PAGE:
Monday, January 21, 2008

Martin Luther King, Jr. is no Aristotle

Behold a gluttonous man, and a winebibber, a friend of publicans and sinners!

Is not this the carpenter, the son of Mary,

the brother of James, and Joses, and of Juda, and Simon?

and are not his sisters here with us?

This fellow doth not cast out devils, but by Beelzebub the prince of the devils.

Martin Luther King, Jr. is no Aristotle. Sure, in America where we once forgot we’d fought long and hard to free ourselves from the tyrannies of slavery, he gets his day.

But King is way too subjective, too unoriginal, too fragile, too emotional, too rhetorical, too ambiguous, too dependent on the actions of his followers, too dreamy, too loving, too much willing to distract us with his too-often abused and his too-often imprisoned and his also-murdered body.

Listen to him if you dare.

Read him if you will.

Remember him if you can.

He’s one of Phillip Yancey’s unlikely teachers (with a dozen others).

He’s one of Robert E. Quinn’s extraordinary masters (with Jesus and Gandhi).

He’s Keith D. Miller’s voice of deliverance (with others whose mothers and fathers and sisters and brothers were enslaved). Listen.

Listen also because he’s Theodore Pappas’s plagiarist who’s literally no “Martin Luther” but is rather America’s progaganda minister in the culture wars.

When I first read Pappas a decade ago (before I’d read Yancey or Quinn or Miller), I decided I’d hear out King on his own terms. So I read his Letter from a Birmingham Jail and found it to be very much like the gospels of Jesus Christ. Here’s the way they’re alike: they allude to and quote and paraphrase the ideas of others (kind of like Elizabeth Cady Stanton and her friends like Frederick Douglas do with the revolutionary declarative egalitarian theological ideas of Thomas Jefferson). There are variant texts out there. I found at least three strains of the "Letter" in publication, two different versions published by King himself (one in the Atlantic Monthly of August 1963 now excerpted here on the Atlantic's web site and another revised by him and his editors for a book in which he compiles some of his writings and speech transcripts). And there are textual mistakes in the variants, both little things like misspellings and big ones in which different words and paragraphs are changed so that the texts in certain ways could well be of interest to lovers of the Q theory and fans of the lost gospels of “Jesus” and paid subscribers to J.D.E.P. except that M.L.K. Jr. won’t as quickly give them tenure or technorati ratings. And there are different versions of how the “original” letter was written down and eventually copied for publication. This should excite historians of text. But the thrilling thing is that Pappas hadn’t uncovered any of this “evidence” for his more willing, more explicit, more damning, more arrogant, more Aristotelian part in the culture wars. And I’ve sat on it silently for years now, waiting for much time to pass, telling only a few friends who understand Aristotle. We are trying to understand (with Yancey and Quinn and Miller) Jesus. And King. But we keep finding that Jesus and Martin Luther King Jr. understand us better than we’re understanding them. My humble advice after all these years is this: listen. (Listen even if it sounds like great demands on you: “change your minds” and “believe” and “love your neighbor as yourself.”)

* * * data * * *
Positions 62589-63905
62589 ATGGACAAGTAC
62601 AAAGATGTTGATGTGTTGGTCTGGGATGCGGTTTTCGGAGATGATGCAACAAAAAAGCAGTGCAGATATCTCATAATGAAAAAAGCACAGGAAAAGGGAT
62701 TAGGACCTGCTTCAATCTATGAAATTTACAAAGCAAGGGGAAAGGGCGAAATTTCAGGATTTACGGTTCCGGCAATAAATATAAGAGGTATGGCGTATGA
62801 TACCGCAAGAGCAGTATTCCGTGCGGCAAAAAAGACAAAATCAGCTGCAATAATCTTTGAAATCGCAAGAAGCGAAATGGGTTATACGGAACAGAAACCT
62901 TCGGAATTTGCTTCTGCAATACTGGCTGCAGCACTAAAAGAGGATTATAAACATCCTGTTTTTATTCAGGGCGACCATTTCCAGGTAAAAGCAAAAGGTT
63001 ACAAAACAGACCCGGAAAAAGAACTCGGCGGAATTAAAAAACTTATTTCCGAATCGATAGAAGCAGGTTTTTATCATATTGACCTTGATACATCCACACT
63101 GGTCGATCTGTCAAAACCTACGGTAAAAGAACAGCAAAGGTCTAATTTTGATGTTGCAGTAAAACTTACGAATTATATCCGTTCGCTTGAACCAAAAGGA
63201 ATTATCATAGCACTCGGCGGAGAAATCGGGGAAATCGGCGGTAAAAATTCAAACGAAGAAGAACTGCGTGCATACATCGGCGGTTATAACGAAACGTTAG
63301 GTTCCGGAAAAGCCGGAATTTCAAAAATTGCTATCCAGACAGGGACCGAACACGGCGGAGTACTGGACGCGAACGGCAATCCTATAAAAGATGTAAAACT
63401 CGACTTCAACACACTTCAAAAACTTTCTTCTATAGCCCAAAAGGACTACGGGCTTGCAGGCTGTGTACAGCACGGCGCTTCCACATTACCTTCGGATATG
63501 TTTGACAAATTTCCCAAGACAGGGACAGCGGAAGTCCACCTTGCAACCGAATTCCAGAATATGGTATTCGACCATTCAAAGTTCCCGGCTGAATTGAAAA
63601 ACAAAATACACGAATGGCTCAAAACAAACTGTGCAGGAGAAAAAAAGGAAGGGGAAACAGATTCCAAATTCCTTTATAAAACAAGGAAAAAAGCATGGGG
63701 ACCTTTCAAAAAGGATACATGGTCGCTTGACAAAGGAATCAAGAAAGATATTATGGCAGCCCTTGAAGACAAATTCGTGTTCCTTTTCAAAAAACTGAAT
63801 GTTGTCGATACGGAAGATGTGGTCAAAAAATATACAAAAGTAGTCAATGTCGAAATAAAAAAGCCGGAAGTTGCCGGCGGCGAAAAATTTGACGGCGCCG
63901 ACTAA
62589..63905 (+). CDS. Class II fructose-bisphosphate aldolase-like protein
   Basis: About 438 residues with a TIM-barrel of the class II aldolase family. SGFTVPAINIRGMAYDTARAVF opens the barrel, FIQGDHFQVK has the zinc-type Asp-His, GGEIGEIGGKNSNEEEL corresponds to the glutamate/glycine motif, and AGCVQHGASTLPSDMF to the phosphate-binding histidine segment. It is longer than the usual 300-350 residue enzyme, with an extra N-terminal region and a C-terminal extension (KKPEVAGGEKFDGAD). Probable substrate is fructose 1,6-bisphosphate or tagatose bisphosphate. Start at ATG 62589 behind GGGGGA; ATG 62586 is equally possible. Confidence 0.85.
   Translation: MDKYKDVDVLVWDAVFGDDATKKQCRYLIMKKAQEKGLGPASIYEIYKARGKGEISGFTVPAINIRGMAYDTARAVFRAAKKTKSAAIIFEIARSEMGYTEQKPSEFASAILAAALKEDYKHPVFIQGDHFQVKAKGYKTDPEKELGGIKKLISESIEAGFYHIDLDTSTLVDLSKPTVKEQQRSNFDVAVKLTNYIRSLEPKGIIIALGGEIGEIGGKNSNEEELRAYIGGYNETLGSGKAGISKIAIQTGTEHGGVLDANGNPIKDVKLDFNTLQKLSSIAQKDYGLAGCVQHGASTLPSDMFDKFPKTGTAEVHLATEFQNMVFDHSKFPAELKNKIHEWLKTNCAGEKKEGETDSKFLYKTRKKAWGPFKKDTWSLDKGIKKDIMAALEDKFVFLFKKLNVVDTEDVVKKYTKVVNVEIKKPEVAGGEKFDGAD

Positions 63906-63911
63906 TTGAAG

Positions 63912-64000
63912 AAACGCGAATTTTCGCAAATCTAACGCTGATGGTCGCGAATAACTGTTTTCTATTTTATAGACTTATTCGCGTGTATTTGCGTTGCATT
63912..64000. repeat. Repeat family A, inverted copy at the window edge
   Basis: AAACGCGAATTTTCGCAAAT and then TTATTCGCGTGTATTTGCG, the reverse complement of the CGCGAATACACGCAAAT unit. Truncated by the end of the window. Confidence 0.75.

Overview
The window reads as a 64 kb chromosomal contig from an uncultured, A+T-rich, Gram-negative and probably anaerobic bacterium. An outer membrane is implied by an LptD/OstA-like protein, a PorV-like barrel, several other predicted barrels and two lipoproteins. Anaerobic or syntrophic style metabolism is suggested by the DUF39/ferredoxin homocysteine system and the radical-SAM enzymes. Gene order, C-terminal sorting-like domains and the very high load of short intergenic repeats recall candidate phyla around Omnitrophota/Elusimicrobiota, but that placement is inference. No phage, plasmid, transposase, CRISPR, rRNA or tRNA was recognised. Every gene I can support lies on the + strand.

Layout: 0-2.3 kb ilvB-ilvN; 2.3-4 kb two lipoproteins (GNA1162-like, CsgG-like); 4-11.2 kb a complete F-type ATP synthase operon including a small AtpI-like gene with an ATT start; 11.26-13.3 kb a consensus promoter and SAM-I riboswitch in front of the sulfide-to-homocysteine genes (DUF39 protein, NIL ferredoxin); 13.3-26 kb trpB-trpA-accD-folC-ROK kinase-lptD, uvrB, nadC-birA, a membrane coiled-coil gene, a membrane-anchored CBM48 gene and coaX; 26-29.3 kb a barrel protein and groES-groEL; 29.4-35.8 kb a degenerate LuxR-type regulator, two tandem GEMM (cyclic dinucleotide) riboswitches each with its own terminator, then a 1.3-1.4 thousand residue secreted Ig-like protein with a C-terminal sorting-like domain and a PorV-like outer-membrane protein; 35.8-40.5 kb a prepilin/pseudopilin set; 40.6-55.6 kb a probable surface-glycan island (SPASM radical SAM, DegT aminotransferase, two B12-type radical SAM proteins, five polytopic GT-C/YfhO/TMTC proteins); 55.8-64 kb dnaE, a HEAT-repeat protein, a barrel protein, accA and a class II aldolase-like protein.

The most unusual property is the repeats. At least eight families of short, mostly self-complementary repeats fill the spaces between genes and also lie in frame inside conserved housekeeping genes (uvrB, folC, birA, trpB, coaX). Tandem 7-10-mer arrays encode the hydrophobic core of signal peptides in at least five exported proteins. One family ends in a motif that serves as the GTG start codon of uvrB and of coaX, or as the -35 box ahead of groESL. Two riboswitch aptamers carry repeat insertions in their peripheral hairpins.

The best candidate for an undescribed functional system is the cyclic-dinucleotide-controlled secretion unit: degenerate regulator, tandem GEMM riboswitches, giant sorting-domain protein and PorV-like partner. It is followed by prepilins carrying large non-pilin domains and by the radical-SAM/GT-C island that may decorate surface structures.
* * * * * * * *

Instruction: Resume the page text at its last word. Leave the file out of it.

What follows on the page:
1 comment:

Anonymous said...

Fabulous post, Kurk!